Ida Sent 75 Million Gallons of Water Into NY Subway System, Caused $75M in Damages

The New York City subway system was severely flooded following Ida, causing $75 million in damages, according to MTA acting Chairman Janno Lieber.

While speaking to reporters after the MTA's board meeting on Wednesday, Lieber said that initial estimates sent to the Federal Emergency Management Agency (FEMA) were "in the $75 to $100 million range."

Lieber noted that the MTA removed 75 million gallons of water from the city's subway system following the storm.

"Usually these numbers creep up as you start to understand the secondary impacts of whatever took place," Lieber said during the press conference.

Lieber also said that the city's street-level "storm sewer system" is "insufficient to some of these flash floods that climate change appears to be bringing."

"We were pumping like crazy, and the sewer system, the storm sewer system, couldn't take more water," Lieber said. "We're going to take some actions with the city, but there also needs to be these long-term investments in street-level drainage."

Earlier this month, New York City was hit by the remnants of Hurricane Ida, which made landfall in the Gulf Coast as a Category 4 storm. The storm brought widespread destruction to the city and surrounding states, causing at least nine deaths.

Numerous photos and videos posted across social media showed the flooding seen in the city's subway systems.

In a video posted to Twitter by user TRT World, rainwater can be seen causing severe flooding in the city's subway system, while some other videos showed the floodwaters rushing down subway station stairs.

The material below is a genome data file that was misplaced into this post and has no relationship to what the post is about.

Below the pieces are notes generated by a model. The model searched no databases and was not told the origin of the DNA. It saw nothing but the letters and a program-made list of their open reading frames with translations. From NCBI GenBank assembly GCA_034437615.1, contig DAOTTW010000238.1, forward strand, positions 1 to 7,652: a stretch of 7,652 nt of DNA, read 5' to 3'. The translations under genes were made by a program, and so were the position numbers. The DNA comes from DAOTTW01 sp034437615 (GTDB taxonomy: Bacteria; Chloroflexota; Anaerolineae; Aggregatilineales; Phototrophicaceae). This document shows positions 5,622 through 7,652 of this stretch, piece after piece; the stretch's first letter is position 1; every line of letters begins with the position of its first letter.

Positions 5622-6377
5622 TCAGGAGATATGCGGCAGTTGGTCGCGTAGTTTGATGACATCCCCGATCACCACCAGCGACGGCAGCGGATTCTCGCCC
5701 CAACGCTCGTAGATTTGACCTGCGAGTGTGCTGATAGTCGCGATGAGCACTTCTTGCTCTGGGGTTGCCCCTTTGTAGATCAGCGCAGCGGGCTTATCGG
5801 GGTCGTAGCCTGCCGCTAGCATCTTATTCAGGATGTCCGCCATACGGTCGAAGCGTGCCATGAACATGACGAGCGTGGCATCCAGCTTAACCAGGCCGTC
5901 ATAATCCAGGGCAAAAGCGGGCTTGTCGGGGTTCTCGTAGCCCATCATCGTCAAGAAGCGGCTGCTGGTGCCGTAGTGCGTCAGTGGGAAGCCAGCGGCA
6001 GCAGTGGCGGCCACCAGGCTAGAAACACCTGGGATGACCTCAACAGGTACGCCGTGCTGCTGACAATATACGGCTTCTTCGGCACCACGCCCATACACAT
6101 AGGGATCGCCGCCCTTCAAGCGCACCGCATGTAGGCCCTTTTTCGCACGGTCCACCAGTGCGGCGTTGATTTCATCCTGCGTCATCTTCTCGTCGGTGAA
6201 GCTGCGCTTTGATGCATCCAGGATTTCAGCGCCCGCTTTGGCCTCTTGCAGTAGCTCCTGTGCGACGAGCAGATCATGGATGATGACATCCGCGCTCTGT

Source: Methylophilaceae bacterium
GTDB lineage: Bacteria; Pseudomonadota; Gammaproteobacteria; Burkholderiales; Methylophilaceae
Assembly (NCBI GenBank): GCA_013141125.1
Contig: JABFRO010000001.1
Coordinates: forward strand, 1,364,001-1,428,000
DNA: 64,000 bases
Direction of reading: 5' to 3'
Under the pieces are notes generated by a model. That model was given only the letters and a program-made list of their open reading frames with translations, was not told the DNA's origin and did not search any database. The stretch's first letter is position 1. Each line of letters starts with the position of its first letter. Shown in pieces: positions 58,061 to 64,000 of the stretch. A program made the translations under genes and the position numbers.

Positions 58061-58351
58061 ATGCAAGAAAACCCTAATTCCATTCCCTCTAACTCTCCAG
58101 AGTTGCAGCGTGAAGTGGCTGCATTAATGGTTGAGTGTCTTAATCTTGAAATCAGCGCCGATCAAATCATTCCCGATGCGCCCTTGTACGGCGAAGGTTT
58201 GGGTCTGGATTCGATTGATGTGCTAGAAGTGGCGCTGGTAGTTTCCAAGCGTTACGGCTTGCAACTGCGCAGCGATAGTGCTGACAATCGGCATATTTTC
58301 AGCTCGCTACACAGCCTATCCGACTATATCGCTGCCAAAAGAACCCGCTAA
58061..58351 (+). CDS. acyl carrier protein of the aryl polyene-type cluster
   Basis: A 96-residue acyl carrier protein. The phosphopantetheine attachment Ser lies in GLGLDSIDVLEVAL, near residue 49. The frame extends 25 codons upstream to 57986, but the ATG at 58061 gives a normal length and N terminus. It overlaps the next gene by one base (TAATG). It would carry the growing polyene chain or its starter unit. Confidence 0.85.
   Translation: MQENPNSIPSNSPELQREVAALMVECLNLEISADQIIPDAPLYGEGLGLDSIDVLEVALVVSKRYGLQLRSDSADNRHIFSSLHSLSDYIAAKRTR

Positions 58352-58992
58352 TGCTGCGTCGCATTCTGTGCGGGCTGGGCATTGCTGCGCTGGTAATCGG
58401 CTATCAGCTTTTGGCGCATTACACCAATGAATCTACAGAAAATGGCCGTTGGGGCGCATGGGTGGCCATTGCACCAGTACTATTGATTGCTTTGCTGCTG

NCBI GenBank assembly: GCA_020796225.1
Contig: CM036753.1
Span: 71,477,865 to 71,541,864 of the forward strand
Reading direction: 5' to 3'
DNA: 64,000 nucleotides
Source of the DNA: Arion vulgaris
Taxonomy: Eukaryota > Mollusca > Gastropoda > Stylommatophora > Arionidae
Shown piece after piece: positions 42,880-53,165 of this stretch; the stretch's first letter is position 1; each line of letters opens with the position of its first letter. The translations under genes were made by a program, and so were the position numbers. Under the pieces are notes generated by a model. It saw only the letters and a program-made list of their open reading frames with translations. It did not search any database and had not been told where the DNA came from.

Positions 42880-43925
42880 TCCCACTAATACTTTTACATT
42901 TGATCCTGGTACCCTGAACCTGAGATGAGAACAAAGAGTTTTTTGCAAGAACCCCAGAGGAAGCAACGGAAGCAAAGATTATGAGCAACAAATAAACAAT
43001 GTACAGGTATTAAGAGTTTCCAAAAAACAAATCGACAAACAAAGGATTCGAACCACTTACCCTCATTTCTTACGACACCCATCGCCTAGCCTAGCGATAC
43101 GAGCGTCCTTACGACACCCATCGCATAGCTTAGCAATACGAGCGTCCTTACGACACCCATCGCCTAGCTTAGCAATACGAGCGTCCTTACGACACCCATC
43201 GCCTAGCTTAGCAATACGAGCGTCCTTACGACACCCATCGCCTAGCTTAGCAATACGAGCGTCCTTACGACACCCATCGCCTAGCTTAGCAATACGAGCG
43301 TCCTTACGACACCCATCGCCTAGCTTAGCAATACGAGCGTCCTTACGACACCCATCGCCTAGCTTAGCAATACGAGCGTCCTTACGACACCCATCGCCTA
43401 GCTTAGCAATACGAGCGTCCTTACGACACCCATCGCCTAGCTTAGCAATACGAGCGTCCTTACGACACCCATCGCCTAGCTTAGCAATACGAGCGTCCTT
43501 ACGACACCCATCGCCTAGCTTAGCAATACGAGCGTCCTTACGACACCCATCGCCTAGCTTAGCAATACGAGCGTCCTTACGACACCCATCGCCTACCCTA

Flash floods triggered by torrential rains left subway stations underwater in New York City

— TRT World (@trtworld) September 2, 2021

🦉Waterfall down the stairs at 145th Street station, 1 Train, in #Manhattan, #NYC. Flash flood warnings are in effect until 11:30 pm Local Time.🧐

— Dr. Rofina Subash, VJ (@rj_rofina) September 2, 2021

The flooding caused most of the city's subway lines to suspend services and it took until September 7, more than two full days after the storm hit, for the city to restore service to all of the subway lines.

Shortly after the storm brought widespread damage to New York, Governor Kathy Hochul said that she will investigate the MTA's response to Ida.

"We deal with the immediate situation. Then I start asking the questions. Did we have enough warning? Did we let people know? Should we shut down subways earlier? Was there a breakdown in communication with the weather systems? Were we prepared enough?" Hochul said during a press conference on September 2. "I am going to intensely ask those questions, get the answers, and when I get that, I will share that with the public because every crisis is an opportunity to learn and to improve and to be more prepared for the next one."

Newsweek was directed to Lieber's remarks during the press conference after reaching out to the MTA for comment.

Ida flooding
Acting MTA Chairman Janno Lieber said on Wednesday that flooding from Ida in New York City's subway system caused $75 million in damages. Above, Commuters walk into a flooded 3rd Avenue / 149th st subway station and disrupted service due to extremely heavy rainfall from the remnants of Hurricane Ida on September 2, 2021, in the Bronx borough of New York City. David Dee Delgado/Getty